Scientists, health workers and community outreach officials in India believe they're finally on the cusp of a major milestone, the defeat of polio throughout the country. The polio virus, which attacks the nervous system, has been largely eliminated in most other countries through immunizations. But it has remained a frustratingly significant threat in India, as well as in Nigeria, Afghanistan and Pakistan, largely because of unsanitary conditions. It wasn't too long ago that polio killed or crippled 100,000 children in India each year.
OPINION
February 9, 2011 | By Wendy Orent
We've been waiting a long time for the eradication of polio. Since the World Health Organization's 1988 decision to eliminate polio from nature, as it once did smallpox, billions of dollars have been funneled into this long war. The Bill & Melinda Gates Foundation alone has contributed more than $1 billion since 1999 to the effort, and it recently pledged an additional $119 million. The massive campaign has included armies of eradicators, mountains of research and the dedication of numerous governments and NGOs.
NEWS
December 16, 2010
British and U.S. researchers are developing a new virtually risk-free polio vaccine that "tricks" the body into triggering its immune system to counteract the polio virus, according to British media reports this week. Unlike other polio vaccines, this replica, or hoax vaccine, bypasses the need to import any poliovirus cells into the body. Researchers are optimistic as they embark on the first stage of testing. "This is an entirely new strategic approach against polio," Dr. Nicola Stonehouse of the University of Leeds says in a statement.
NEWS
October 26, 2010 | Mary Forgione , For the Los Angeles Times
A new oral polio vaccine is making headlines today — and small wonder. Polio may have been wiped out in America, but that’s not true for parts of Africa. And it's there that a new vaccine may finally put an end to the crippling disease. The bivalent oral polio vaccine, known as bOPV, immunizes children in high-risk countries for two key strains of the polio virus in one shot, according to findings published in Lancet on Tuesday. World Health Organization scientist Roland Sutter hailed the vaccine that could "get us to the finish line of polio eradication," Reuters reports.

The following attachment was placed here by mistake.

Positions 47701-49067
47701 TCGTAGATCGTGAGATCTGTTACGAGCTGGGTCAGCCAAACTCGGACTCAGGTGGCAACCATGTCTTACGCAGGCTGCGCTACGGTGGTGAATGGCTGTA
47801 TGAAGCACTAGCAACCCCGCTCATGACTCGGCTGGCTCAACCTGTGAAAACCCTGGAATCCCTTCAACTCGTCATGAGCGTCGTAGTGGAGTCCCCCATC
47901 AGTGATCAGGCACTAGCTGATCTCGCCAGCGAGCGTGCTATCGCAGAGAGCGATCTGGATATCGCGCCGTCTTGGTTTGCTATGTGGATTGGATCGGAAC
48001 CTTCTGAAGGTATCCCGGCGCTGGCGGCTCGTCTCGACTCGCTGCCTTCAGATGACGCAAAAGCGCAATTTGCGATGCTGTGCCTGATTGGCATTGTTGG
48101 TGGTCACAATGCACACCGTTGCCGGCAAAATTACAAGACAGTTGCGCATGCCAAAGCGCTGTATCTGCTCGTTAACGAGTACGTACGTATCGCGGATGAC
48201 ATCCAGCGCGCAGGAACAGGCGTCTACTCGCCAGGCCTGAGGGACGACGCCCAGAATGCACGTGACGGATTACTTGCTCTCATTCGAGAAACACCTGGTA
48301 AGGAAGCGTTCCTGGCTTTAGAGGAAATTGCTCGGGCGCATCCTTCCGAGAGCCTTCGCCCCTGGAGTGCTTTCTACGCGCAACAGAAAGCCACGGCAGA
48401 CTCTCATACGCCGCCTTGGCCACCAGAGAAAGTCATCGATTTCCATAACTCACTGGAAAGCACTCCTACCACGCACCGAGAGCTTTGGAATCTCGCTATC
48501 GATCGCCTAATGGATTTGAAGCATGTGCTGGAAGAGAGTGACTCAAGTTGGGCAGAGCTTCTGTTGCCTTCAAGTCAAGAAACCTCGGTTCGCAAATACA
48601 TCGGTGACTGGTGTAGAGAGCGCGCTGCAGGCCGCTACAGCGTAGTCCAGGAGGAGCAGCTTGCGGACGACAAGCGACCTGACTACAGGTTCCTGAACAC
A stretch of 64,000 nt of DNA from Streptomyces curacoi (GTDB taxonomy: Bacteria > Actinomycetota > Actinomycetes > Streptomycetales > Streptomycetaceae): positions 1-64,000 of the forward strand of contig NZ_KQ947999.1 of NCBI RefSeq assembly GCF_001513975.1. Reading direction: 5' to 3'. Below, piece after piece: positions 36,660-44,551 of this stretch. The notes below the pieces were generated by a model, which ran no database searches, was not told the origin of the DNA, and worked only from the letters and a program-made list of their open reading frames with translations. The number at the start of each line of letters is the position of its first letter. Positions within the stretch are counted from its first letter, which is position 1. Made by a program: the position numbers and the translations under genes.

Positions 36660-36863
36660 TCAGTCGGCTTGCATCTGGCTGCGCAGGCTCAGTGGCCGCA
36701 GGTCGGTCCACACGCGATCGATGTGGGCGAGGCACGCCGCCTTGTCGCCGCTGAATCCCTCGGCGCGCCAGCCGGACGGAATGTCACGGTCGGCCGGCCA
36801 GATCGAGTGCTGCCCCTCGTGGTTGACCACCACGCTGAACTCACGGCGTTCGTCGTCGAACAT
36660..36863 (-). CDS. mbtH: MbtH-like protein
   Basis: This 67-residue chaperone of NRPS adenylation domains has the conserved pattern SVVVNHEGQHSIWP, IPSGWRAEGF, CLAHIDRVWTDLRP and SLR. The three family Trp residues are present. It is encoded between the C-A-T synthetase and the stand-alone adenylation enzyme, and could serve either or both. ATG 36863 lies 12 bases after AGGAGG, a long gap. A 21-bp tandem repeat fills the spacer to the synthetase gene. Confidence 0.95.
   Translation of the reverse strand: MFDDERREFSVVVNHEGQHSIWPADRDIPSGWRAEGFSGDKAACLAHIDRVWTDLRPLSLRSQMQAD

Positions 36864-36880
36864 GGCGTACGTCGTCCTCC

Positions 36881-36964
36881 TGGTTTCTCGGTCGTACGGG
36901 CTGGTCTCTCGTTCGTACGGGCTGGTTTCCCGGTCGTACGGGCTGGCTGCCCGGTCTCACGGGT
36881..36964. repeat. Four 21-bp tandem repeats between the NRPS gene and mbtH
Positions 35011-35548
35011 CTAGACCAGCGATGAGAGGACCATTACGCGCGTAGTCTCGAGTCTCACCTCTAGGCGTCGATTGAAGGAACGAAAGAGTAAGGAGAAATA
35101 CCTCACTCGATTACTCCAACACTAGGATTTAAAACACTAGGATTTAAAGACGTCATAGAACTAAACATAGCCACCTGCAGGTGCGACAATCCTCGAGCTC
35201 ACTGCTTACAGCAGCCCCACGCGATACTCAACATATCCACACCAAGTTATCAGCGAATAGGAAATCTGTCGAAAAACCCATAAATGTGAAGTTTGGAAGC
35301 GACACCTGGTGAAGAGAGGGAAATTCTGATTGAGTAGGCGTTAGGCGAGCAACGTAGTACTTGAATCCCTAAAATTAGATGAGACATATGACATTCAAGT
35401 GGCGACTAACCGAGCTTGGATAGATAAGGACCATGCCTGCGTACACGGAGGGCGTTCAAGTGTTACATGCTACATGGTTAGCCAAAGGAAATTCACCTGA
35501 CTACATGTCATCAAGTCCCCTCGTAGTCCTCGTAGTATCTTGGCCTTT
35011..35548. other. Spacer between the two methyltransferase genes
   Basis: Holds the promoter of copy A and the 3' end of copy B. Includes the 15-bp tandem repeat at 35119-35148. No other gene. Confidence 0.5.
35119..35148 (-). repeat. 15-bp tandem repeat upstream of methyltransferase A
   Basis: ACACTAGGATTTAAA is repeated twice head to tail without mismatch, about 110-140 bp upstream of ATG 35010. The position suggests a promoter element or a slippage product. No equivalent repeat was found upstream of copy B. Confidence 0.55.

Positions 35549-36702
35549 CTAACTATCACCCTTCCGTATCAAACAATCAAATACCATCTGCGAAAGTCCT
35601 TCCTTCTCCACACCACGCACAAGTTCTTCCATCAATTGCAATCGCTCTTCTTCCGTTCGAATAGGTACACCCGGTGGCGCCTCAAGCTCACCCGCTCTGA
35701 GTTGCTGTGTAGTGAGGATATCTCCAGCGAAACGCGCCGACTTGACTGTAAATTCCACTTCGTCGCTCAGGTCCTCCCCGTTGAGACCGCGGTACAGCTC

CALIFORNIA | LOCAL
August 13, 2010 | By Thomas H. Maugh II, Los Angeles Times
Dr. Thomas C. Peebles, a World War II bomber pilot who isolated the measles virus, setting the stage for development of the vaccine that freed the world from the deadly scourge, died July 8 at his home in Port Charlotte, Fla. He was 89. Peebles also led a team that showed the tetanus vaccine could be given every decade instead of every year, developed a way to add fluoride to children's vitamins to prevent tooth decay and founded one of the country's...
CALIFORNIA | LOCAL
July 6, 1995
Re "A Remarkable Life, an Extraordinary Era," editorial, June 26: Dr. Jonas Salk well deserves your tribute for having contributed to the elimination of the horrible polio scourge. That he was able to do so was because Drs. John Enders, Tom Weller and Fred Robbins at Harvard Medical School developed the technique of virus culture in roller tubes, including the polio virus, the measles virus, the varicella/zoster virus, etc., for which they most deservedly received the Nobel Prize.
CALIFORNIA | LOCAL
August 13, 2010 | By Thomas H. Maugh II, Los Angeles Times
Dr. Thomas C. Peebles, a World War II bomber pilot who isolated the measles virus, setting the stage for development of the vaccine that freed the world from the deadly scourge, died July 8 at his home in Port Charlotte, Fla. He was 89. Peebles also led a team that showed the tetanus vaccine could be given every decade instead of every year, developed a way to add fluoride to children's vitamins to prevent tooth decay and founded one of the country's...
SCIENCE
January 22, 2009 | Mary Engel
In one of its largest grants ever, the Bill and Melinda Gates Foundation donated $255 million Wednesday toward the push to eradicate polio, a goal that has eluded world health agencies for decades but that many still consider doable, possibly within five years. Microsoft co-founder Bill Gates made the announcement of the grant to Rotary International at a meeting of the service organization in San Diego.